"You read these horrific stories – like today there’s 545 kids on the border who have been separated from their parents, and don't know where they are," he remarks. "When our tour in March was cancelled, myself and Bridget immediately got a direct flight to Dublin from Los Angeles, where the tour was supposed to be starting. And, to be honest with you, if that guy wins again, there’s a huge possibility that we won’t be going back there. I lived in Los Angeles for about 16 years, and I’ve toured America a million times – and you’d have to have lived there to see just how much he has divided the country."
Despite Dave and Bridget calling Wexford home these days, Flogging Molly have largely found their biggest success far from these shores.
"We'd have a massive following in Japan, Russia, South America, all over Europe, England, Canada, and of course the United States," he says. "We developed in America, and for those eight years we were stuck there. We had no outside link with the rest of the world, so we were doing our own thing."
He describes the attitude to Flogging Molly in Ireland as "quite depressing".
"I remember I got a phone call from a friend of mine in Ireland," he recalls. "We were talking about getting gigs over here, and he said that people didn’t want to book the band – because they were saying, ‘We had The Pogues, why would we want a bunch of Yanks?’ I was born and bred in Dublin! I lived there for 18 years, before I moved to London. My wife Bridget has been living here since she was a kid!
"We ran into that a lot," he continues. "Nobody really wanted to know or even develop us over here – because, for want of a better word, we felt like we were a novelty over here.
"And I don’t give a flying fuck!" he adds, laughing. "We play to from 5,000 to 100,000 people around the world, at every show. This band have sold over three million albums around the world. Myself and Bridget live in Wexford, in the middle of nowhere, and we enjoy that."
That's not to say they haven't played some unforgettable shows in Dave's hometown.
"Our tour before last was in Europe, and we ended it in Dublin, in The Academy, just before Christmas," he says. "They told us we could’ve played three nights there, but we just did the one. And between me and the whole band, we were like, 'That was one of the best gigs we’ve ever fucking played'. It absolutely went off the charts. It was amazing. So it’s not the people!"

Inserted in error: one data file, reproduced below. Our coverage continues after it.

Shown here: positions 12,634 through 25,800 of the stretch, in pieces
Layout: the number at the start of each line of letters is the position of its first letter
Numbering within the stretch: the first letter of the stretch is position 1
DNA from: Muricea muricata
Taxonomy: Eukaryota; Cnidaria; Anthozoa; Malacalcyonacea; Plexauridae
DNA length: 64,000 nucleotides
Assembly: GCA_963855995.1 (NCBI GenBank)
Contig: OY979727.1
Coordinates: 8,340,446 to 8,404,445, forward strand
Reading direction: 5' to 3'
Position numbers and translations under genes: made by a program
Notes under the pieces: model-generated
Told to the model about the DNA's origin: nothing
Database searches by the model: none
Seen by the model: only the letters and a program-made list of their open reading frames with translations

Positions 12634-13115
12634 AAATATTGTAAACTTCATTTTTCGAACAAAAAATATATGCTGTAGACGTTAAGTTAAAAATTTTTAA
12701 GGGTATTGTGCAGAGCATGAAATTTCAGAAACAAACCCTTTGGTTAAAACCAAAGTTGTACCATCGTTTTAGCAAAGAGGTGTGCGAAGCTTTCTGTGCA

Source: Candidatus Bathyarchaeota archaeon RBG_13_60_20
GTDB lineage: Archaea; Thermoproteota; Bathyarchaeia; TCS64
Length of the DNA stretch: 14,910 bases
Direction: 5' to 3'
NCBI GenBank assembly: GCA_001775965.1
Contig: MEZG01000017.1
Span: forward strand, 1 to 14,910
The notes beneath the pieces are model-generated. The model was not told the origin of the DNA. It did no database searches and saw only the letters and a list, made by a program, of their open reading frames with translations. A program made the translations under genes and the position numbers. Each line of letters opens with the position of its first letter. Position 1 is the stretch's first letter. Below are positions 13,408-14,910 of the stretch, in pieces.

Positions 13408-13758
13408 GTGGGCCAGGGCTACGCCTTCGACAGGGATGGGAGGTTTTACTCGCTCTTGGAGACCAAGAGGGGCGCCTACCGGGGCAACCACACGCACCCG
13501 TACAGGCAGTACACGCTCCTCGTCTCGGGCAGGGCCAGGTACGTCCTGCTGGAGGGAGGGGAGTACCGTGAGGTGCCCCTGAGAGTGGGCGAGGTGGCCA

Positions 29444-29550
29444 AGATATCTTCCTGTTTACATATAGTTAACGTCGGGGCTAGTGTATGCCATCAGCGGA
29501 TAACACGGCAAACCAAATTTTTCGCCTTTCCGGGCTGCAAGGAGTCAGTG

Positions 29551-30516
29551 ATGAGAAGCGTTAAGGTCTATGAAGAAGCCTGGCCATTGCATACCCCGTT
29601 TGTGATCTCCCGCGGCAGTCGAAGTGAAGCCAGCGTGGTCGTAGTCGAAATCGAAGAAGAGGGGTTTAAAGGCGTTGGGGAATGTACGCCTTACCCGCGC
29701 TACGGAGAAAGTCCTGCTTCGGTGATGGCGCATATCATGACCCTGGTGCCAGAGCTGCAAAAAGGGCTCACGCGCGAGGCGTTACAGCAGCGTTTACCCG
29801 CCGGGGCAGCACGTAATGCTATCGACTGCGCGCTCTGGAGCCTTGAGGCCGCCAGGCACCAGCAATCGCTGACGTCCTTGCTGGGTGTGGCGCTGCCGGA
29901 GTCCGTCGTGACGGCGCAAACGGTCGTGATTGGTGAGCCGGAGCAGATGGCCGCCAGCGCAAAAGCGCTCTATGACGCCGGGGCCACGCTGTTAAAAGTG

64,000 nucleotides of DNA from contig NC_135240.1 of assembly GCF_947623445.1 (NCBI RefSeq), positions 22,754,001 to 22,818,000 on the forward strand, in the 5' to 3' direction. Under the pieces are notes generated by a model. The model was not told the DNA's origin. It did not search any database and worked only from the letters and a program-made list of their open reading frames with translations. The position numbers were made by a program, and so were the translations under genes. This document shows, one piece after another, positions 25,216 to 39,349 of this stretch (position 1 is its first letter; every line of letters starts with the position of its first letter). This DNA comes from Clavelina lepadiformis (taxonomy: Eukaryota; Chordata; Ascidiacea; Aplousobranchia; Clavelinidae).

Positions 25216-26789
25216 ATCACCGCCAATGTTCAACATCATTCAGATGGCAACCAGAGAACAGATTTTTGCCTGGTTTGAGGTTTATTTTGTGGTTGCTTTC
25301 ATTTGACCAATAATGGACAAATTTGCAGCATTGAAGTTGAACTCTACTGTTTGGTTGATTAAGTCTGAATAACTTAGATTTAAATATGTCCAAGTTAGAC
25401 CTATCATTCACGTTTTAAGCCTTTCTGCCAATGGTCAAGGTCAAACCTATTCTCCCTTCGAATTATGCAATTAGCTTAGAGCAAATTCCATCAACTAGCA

Like countless bands around the world, Flogging Molly have been heavily impacted by Covid-19 restrictions.
"We had a huge American tour that was supposed to be coming up this year," he reflects. "And there were so many bands that we wanted to bring with us. We were talking to Lankum, and we were even talking to Fontaines D.C. – I love that band.
"That’s who I feel sorry for, in these times. We've already travelled the world. We’ve played everywhere you could ever imagine you could play! But these young bands now aren’t getting that chance, and that’s what breaks my heart."
Despite Covid-19 also disrupting Flogging Molly's plans to write and record their next album in LA earlier this year, they've managed to keep busy over lockdown.
"I have a bunch of songs now," Dave says. "Myself and Bridget will record a verse, a bridge, a chorus and maybe a middle 8 – something really loose. And then we’ll send it to the rest of the band, so that they have room to make suggestions – so, when we do get together, we’re not going in blind. We usually have everything pretty much done before we get into the studio. When we’re there, recording, we just like to do four or five takes. And that’s it."
The 20th Anniversary Edition of Swagger is available to order from floggingmolly.com